What happens when 70-plus Ferraris depart Kyoto to go to their first stop at Awaji Island, 120km south of the historic city? Chaos and madness ensues. To Ferrari’s credit, they did employ people to guide cars to the correct route. They even had signs and arrows up to make it easy to navigate through the small roads in Kyoto.
But that didn’t stop some people diverting to other roads and routes. That meant half the cars went the right way, the other half basically winging the route. But they somehow managed to get to the destination at the end, albeit quite late.
The cars left in batches of threes, the LaFerraris leading the way followed by the rest of the Cavalcade. We left around with the middle of the pack figuring we’d catch up with cars in front of us and the ones behind us would also pass us.
None of that happened until we left the city and got on the highway. Even then the cars behind us only caught up when we had a short stop at a motorway service area after a long 100+ kilometre drive south. Perhaps not the most exciting drive for most of the Ferrari owners as it was limited to motorway driving. However, there were some long and interesting tunnels along the way as well as some epic scenery.
Particularly on the last stretch, going over the bridge connecting the mainland to Awaji Island. I literally had never heard of Awaji Island or know anything about Awaji Island before visiting it with the Cavalcade.
Before the cars stopped at The Westin Awaji Island Resort for their lunch break, they went on a little time attack course down the road. It was a strange and unusual pit stop but very cool nonetheless. We made it in time to see some California Ts, FFs, 458s, and a F40 go around the little circuit before going to lunch.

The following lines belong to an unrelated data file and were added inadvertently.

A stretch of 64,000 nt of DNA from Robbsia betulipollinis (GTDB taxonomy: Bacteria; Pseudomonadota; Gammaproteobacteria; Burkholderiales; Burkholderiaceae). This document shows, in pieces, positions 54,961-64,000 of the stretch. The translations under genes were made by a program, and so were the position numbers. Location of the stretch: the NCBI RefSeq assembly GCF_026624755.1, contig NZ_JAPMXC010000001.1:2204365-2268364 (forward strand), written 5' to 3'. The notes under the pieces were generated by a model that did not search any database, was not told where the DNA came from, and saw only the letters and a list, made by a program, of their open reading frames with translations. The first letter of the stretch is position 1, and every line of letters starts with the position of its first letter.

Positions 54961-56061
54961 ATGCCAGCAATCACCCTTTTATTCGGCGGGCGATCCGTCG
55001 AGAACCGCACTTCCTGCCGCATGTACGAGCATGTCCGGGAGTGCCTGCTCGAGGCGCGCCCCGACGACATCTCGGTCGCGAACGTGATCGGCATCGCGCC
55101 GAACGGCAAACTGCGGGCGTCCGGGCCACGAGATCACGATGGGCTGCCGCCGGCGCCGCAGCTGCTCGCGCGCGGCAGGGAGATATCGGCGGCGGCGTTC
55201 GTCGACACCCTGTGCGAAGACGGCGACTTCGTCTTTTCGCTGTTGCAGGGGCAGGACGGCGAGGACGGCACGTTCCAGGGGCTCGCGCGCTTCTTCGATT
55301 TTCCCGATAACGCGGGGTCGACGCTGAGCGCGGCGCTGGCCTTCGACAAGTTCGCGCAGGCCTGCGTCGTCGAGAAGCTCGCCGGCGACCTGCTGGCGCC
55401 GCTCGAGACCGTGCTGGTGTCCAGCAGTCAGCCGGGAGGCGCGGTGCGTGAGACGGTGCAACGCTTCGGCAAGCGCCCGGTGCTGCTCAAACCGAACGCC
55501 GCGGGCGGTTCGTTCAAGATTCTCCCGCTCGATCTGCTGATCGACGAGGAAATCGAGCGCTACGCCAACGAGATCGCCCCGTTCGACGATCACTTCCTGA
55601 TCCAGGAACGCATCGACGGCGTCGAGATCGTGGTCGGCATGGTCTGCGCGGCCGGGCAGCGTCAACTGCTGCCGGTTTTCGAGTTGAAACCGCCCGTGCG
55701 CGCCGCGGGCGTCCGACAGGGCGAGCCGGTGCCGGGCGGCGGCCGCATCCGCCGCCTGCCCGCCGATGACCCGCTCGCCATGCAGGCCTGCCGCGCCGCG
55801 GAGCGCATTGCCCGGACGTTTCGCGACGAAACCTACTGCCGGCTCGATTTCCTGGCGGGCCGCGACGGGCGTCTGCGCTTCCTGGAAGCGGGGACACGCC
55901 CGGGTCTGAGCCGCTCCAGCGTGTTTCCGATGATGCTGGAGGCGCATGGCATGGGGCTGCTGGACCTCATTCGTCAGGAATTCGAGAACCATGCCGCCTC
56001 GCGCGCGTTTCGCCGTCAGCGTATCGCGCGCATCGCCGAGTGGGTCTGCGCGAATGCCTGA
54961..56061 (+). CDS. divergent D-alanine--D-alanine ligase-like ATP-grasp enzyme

The car park of the Westin was literally full of Ferraris. Having 70 of them stretch from the main building to the car park out front by the entrance was a sight to behold. Shades of red, white, silver, black, yellow, and blue covered the Westin’s front.
As the owners left their cars out in the warm autumn sun for lunch, it gave us time to spend some quality time with the cars without interruption and without bothering the owners. Well, that was until some of the staff from the resort came out to have a look at the cars themselves.
Again, this was just part of the enthusiasm for these cars I was talking about in Part 1. I’m sure not all of them were interested in cars in the slightest, but that didn’t matter. Because if there are this many Ferraris lined up you’re going to want to check them out.
Ferraris are just one of those things that everyone knows of. The name is synonymous with high performance, exclusivity, and objects of desire. You don’t have to be a ‘petrolhead’ to appreciate these cars. So it was made even better when some staff brought out their bunny mascot and started taking photos of it sat next to various Ferraris.